Saturday, August 20

Girls Don’t Cry Either: Mitski and the Female Experience

There’s a shared feeling amongst women of having something in your chest ready to burst, a rage or emotion so strong and yet so strictly controlled. Often expressing anger, sadness, frustration and even happiness is frowned upon. Artists like indie-rock singer/songwriter Mitski Miyawaki put poetry to this feeling, this quiet desperation, so no wonder she has gained quite the following among women.

Playlists on Spotify and YouTube entitled ‘In this life, it’s just you and Japanese-American singer Mitski against the world’ exist for a reason. As a woman, listening to Mitski is a self-reflective emotional experience that will devastate and console you at the same time. She approaches and explores all aspects of what it means to be a woman in the 21st century with a unique musical sound. ‘Class of 2013,’ describes the tangle of emotions we feel towards our mothers, and the almost reluctant way we continue to depend on them. ‘First Love / Late Spring’ reveals the way that sexualising and putting pressure on young girls makes them feel like they are ‘becoming women’ in their teenage years, and the effect that this can have later on in life: ‘I was so young / when I behaved / twenty-five / yet now I find / I’ve grown into / a tall child.’ 

The feeling of not being enough for someone is a topic which resonates through Mitski’s music. Her most famous song, ‘Nobody,’ talks about the self-destructive tendency to have sex with or seek comfort from people who aren’t truly interested in you in an attempt to fill a void left by your emotional needs: ‘I don’t want your pity / I just want somebody near me.’ The song also broaches the subject of body image and expectations – ‘I’ve been big and small / and big and small / and big and small again / and still nobody wants me / still nobody wants me.’ At the end of the song, Mitski cries the words ‘nobody’ over and over again and ‘why not me?’ at the end of ‘Washing Machine Heart,’ a song which cries for help against the feeling of never being enough.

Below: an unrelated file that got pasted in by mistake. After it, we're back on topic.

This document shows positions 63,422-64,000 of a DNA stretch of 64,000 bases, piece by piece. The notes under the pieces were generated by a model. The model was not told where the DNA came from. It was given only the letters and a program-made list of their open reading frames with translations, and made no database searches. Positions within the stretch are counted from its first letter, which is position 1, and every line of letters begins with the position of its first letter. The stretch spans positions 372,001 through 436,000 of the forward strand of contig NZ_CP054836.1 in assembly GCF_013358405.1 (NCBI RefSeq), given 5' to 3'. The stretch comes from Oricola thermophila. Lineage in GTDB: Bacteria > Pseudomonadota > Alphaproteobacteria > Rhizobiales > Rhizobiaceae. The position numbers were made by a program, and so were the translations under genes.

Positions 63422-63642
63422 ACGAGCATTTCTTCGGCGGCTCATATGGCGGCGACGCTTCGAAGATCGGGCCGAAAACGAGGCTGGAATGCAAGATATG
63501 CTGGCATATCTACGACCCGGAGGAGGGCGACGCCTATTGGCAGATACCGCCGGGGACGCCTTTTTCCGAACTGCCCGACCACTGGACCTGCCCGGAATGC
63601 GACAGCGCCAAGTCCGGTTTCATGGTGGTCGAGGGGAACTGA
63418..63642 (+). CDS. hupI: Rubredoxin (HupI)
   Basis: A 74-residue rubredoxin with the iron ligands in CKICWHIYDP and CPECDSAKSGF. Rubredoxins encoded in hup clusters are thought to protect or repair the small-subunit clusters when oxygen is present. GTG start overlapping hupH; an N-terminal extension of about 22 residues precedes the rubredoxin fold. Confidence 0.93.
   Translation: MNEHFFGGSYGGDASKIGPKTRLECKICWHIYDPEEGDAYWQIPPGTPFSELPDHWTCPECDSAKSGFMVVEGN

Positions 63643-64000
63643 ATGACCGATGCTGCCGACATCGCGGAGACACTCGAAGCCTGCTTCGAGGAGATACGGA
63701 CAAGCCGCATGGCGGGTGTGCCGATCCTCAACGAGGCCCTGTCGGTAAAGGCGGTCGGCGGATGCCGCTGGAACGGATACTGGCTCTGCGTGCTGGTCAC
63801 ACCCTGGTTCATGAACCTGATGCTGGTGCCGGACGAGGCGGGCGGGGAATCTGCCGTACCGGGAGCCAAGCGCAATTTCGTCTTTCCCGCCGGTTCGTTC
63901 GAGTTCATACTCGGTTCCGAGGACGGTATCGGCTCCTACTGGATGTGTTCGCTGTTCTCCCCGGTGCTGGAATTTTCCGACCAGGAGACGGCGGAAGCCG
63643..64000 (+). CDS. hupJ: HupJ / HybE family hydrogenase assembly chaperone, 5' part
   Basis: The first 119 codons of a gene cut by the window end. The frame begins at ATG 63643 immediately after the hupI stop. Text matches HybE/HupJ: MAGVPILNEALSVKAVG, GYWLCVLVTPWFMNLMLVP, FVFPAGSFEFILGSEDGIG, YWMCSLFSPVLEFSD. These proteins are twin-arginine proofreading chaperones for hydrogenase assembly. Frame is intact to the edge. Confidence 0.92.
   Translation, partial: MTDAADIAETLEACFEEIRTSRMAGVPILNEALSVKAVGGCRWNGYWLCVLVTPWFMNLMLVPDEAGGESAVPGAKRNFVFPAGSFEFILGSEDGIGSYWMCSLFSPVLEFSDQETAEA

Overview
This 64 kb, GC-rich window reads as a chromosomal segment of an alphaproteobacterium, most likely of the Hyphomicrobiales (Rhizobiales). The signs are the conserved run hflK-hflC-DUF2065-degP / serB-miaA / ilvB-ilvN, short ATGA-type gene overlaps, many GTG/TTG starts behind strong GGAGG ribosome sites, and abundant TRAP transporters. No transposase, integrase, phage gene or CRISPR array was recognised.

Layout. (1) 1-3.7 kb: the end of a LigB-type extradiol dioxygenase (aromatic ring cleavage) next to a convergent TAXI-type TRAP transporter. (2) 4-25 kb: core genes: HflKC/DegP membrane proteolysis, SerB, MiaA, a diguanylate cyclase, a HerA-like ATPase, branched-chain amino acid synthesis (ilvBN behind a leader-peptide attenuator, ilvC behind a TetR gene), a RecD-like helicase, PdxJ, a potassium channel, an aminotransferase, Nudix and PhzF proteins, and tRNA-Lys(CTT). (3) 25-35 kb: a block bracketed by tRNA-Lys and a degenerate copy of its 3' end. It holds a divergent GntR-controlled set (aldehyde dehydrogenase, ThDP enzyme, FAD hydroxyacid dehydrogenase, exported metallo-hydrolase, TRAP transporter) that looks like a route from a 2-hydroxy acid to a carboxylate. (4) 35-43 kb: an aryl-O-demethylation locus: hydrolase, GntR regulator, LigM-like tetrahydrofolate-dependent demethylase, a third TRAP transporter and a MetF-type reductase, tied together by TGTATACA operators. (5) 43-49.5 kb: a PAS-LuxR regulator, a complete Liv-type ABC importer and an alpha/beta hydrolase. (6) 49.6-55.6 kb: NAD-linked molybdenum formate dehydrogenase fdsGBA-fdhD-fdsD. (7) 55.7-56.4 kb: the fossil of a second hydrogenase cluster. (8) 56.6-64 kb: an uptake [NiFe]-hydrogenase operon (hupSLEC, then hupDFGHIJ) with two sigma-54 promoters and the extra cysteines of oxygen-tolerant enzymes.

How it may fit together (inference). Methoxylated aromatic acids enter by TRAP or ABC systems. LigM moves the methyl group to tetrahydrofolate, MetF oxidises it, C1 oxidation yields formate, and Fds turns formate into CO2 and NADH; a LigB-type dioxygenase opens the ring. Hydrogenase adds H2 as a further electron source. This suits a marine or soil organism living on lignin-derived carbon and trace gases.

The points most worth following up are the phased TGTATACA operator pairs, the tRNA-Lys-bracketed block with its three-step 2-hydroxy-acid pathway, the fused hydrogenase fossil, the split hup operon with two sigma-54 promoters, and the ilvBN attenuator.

‘Your Best American Girl’ goes further into this feeling, taking into account the struggles for women of colour who don’t fit the white western standard of beauty. Yet they are expected to change their entire selves and culture to be ‘the best American girl.’ It delves into Mitski’s Japanese heritage by talking about how her mother’s parenting techniques might be judged by white American mothers, but regardless of this judgement, Mitski ‘finally’ approves of the way her mother raised her.The difficulties in understanding one’s own place as a woman in a world that floods us with mixed messages and strict expectations, while imploring us to be independent and always in control will inevitably be reflected in the art we create. Modern media has increasingly welcomed this new wave of women telling their own stories, and artists like Mitski continue to explore the female experience through their work, something which is perhaps best summed up in the one line of Japanese in ‘First Love / Late Spring’ – 胸がはち切れそうで. My heart seems like it’s going to burst.